Fans of the stock note that Dunkin' isn't all doughnuts. On the East Coast, where the franchise has a strong presence, Dunkin' coffee rivals Starbucks in popularity. And not all of the shops' food choices are sugar-laden: Dunkin' customers are as likely to order a veggie sandwich as a cruller.
A big plus for Dunkin' is that it doesn't need most of its copious excess cash to expand. That's because franchisees use their own capital to add new shops, says UBS analyst David Palmer. As a result, Dunkin's payout, now 76 cents per share, should keep rising along with profits, which analysts expect to grow 15% annually over the next few years. The stock yields 2.0%.
A dearth of new-car sales over the past few years hurt KAR Auction Services (KAR), the Carmel, Ind., parent of Adesa. But the auto-auction business appears to be revving up as consumers return to dealerships, rental-car firms update their fleets, and leases generated over the past three years expire.
Hurricane Sandy, which stalled KAR auctions and damaged vehicles awaiting sale on the Eastern seaboard, will slow 2013 earnings. But Barrington Research analyst Gary Prestopino expects KAR to start rolling in 2014, with high-single-digit sales growth and double-digit earnings gains.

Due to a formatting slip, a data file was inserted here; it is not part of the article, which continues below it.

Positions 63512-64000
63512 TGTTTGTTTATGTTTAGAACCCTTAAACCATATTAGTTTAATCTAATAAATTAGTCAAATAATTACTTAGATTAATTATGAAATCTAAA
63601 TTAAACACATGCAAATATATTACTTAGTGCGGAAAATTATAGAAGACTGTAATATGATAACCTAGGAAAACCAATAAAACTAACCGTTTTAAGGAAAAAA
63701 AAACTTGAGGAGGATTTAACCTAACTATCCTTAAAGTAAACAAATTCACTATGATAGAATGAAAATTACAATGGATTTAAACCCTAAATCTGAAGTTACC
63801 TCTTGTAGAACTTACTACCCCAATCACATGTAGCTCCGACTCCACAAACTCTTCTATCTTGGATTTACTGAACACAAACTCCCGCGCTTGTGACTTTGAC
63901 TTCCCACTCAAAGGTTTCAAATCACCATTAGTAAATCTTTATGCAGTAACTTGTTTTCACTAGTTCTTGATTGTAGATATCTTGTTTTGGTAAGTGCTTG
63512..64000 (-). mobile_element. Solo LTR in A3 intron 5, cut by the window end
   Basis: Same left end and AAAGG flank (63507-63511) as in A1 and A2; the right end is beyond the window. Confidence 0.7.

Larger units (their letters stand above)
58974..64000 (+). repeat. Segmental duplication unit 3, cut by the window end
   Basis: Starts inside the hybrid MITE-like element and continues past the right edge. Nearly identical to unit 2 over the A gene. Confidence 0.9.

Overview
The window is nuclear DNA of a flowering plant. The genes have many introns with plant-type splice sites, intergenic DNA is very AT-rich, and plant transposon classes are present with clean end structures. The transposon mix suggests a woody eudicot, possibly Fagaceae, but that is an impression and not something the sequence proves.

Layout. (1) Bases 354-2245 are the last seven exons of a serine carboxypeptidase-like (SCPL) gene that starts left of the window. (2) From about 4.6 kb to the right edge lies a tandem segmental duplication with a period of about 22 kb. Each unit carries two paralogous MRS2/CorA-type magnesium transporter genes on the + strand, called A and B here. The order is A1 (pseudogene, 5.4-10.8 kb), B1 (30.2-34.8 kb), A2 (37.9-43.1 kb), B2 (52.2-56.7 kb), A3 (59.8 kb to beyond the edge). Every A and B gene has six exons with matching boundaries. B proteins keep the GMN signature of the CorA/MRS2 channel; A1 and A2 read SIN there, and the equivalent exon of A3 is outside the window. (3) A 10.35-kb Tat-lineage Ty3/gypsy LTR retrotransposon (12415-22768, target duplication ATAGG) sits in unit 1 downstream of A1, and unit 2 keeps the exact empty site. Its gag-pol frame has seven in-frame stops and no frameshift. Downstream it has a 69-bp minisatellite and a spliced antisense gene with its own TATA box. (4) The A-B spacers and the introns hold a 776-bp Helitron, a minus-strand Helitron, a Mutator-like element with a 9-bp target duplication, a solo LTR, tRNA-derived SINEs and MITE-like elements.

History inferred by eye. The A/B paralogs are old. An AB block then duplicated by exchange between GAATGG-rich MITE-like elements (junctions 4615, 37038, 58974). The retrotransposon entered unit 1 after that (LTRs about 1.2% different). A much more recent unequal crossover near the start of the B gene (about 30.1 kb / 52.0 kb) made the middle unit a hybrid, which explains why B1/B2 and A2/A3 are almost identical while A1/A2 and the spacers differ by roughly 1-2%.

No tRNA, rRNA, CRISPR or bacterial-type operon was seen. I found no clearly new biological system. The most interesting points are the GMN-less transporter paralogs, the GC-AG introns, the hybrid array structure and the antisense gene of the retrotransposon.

KAR is a star when it comes to generating the excess cash flow that makes dividend payments to shareholders possible. In 2012, the company threw off $237 million more cash than it needed to maintain the business, and it expects to produce more than $260 million in excess cash in 2013. KAR's dividend payments cost about $104 million annually. The company started paying dividends in December at a quarterly rate of 19 cents per share. At $19, the stock yields 3.9%.
There's good news and bad news at SAIC Inc. (SAI). The bad news is that the cyber-security company's biggest customer, the U.S. Department of Defense, is cutting back, and no one is sure how badly that might wound any government contractor. The good news is that President Obama specifically mentioned the need for greater cyber security in his State of the Union address, which may mean that SAIC will suffer less than other defense contractors. The McLean, Va., company has also announced plans to split in two, with one piece focusing on the slow-growing government-contracting business and the other concentrating on providing cyber-security services to private industry, a faster-growing business.
James Friedman, an analyst with Susquehanna Financial Group, is cautiously optimistic about the divided company's prospects, but he isn't recommending the stock until he sees details on how assets and debts will be divvied up. He says the two pieces are worth $13 a share combined, a buck above the stock's recent price. SAIC initiated a quarterly dividend of 12 cents per share a year ago, so even if you don't get much appreciation, you get a generous 4.0% yield.